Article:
Truckers fight for safety on the roads and jobs

New Survey Finds Pennsylvanians Fear Autonomous Vehicles

The Teamsters are leading the fight for safety and good jobs, and that battle is currently taking place in Pennsylvania, where the legislature is considering allowing autonomous vehicles without human drivers to operate on state highways.

The legislation, SB 965/HB2398, would establish a framework for companies to operate autonomous vehicles without human supervision, and was recently passed by the State House of Representatives and is currently being considered in the State Senate.

The Pennsylvania Teamsters Conference adamantly opposes the legislation and is leading efforts to make sure the bill doesn’t leave workers and public safety behind. The Conference is pushing for changes to the bill, most visibly, the inclusion of a human security operator.

Pennsylvanians, like most Americans, are deeply concerned about the impact autonomous vehicles will have on road safety and jobs.

A recent poll shows voters are overwhelmingly uncomfortable sharing the road with self-driving vehicles and support the physical presence of a human safety operator in all self-driving vehicles.

As reported by the Pittsburgh Post-Gazette, the poll shows that 64 percent of Pennsylvania voters are “very” or “somewhat” uncomfortable sharing the road with “automated driverless vehicles,” and 58 percent says he would feel more comfortable with a human security operator physically present in the vehicle. The survey finds that voters’ comfort level declines as vehicle size increases, with as many as 83 percent of voters uncomfortable sharing the road with driverless semitrailers/tractors.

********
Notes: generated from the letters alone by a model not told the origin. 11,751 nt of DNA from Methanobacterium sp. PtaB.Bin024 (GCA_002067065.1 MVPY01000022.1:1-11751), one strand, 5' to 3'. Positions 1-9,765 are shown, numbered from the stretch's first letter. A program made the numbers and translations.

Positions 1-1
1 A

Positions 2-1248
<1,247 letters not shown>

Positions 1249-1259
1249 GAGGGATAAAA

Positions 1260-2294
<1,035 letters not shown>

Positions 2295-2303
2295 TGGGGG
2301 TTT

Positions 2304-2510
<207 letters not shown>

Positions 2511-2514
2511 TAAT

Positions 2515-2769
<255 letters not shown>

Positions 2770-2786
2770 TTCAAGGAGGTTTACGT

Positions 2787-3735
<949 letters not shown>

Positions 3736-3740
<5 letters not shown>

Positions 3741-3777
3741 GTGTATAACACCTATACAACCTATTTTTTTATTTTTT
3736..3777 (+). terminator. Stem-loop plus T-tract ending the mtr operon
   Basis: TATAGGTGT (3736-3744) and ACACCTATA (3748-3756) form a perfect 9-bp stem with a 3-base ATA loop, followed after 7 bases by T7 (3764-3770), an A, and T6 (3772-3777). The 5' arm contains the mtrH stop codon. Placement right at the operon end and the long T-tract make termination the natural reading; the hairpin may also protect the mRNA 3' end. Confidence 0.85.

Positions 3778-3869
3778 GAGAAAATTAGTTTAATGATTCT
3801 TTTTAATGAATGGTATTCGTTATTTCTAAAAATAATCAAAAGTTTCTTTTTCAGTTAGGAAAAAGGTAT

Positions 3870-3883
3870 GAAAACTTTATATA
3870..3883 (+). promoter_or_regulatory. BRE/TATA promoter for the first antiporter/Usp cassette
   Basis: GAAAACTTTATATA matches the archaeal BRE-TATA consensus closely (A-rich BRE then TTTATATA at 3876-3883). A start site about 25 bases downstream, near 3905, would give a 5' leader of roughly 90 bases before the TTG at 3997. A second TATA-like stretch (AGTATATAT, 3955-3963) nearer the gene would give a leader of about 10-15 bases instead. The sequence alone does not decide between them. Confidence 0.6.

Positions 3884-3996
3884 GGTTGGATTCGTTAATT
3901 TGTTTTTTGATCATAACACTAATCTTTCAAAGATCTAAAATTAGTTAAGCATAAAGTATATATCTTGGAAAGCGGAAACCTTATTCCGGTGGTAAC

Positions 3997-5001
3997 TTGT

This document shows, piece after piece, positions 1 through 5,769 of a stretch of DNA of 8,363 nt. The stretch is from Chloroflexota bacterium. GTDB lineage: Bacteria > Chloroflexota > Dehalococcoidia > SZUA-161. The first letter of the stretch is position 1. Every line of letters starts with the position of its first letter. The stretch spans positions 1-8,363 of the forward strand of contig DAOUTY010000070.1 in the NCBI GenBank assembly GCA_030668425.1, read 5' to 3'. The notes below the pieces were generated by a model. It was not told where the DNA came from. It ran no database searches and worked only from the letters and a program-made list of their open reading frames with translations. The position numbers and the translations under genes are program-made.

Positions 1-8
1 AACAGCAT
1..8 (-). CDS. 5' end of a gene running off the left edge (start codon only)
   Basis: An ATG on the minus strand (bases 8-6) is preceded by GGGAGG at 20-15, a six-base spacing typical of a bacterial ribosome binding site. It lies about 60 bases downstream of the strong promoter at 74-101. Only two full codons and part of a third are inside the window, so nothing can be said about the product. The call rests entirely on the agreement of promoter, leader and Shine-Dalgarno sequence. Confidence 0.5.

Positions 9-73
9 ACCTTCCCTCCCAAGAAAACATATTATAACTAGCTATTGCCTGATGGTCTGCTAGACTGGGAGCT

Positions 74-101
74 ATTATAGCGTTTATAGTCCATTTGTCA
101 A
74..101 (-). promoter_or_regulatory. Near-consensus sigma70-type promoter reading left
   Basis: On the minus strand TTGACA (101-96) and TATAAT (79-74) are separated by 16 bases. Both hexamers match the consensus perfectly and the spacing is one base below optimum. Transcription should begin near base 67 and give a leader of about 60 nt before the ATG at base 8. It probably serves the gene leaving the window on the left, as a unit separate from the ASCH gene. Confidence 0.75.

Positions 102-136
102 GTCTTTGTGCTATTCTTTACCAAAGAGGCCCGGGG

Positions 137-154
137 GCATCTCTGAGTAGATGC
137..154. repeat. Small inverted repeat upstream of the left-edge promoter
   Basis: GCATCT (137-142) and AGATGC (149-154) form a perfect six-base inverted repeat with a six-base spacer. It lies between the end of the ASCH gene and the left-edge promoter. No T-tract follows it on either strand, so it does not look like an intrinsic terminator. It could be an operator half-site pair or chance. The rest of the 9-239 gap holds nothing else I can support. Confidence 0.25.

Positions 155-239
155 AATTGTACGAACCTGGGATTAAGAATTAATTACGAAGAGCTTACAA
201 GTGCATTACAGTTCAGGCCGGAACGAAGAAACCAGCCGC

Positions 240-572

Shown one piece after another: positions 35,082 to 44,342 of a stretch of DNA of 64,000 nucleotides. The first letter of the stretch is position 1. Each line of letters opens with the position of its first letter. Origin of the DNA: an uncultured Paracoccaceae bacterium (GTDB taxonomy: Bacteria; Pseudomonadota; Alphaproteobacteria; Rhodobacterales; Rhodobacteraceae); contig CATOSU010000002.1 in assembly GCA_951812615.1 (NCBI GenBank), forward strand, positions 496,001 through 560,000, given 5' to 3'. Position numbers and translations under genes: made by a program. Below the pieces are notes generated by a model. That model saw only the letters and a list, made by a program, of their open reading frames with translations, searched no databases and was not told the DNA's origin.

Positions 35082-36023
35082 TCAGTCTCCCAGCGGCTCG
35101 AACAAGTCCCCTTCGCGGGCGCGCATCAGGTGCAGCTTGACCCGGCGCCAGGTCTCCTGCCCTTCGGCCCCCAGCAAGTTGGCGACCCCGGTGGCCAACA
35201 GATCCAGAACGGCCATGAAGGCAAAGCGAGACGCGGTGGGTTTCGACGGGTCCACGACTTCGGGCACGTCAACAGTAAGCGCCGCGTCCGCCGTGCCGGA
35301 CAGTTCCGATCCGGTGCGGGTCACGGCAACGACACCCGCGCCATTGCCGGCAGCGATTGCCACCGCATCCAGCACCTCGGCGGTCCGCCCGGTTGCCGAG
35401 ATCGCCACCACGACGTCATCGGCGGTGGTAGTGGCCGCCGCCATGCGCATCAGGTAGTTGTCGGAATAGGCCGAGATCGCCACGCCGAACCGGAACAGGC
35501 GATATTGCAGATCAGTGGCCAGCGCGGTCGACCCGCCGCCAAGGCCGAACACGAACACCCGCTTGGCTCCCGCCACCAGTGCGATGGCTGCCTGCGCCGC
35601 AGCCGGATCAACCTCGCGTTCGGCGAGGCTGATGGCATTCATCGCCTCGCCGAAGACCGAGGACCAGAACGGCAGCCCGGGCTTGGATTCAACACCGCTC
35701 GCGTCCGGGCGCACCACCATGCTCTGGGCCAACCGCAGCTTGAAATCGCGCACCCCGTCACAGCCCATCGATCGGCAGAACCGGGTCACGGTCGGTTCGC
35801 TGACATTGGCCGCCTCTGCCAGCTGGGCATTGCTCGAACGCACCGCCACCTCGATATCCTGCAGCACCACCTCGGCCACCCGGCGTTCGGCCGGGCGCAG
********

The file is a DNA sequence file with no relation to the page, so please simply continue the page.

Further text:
The poll also shows that 84 percent of voters are concerned that autonomous vehicles are a threat to public safety and 74 percent believe that autonomous vehicles are a threat to replacing workers’ jobs.

“This poll shows what the Pennsylvania Teamsters have been saying all along: The voting public is uncomfortable with this issue and unaware of how quickly the General Assembly is addressing it,” said William Hamilton, president of the Teamsters Conference. from Pennsylvania. “The Pennsylvania Teamsters have made it clear that we will speak in good faith with any elected official from any political party about ideas about how changing technologies can make the jobs of the future safer for the public and workers, but we will not agree to remove all oversight. human in commercial vehicles.

When it comes to voter attitudes toward elected officials, voters were 57 percent less likely to support a politician if they knew the politician supported allowing autonomous vehicles on Pennsylvania roads. By contrast, voters were 60 percent more likely to support a politician who supported requiring a human operator in autonomous vehicles.

“The autonomous vehicle industry is spending billions of dollars to destroy good jobs, not to lobby for new technology,” said Teamsters General President Sean M. O’Brien. “These vehicles are dangerous, untested and unpopular. Worse yet, the corporations that produce them are intent on taking human drivers off the road and making millions of jobs obsolete. America’s roads and highways are for public use, commerce, and real drivers, not unsafe corporate experiments fueled by greed.”

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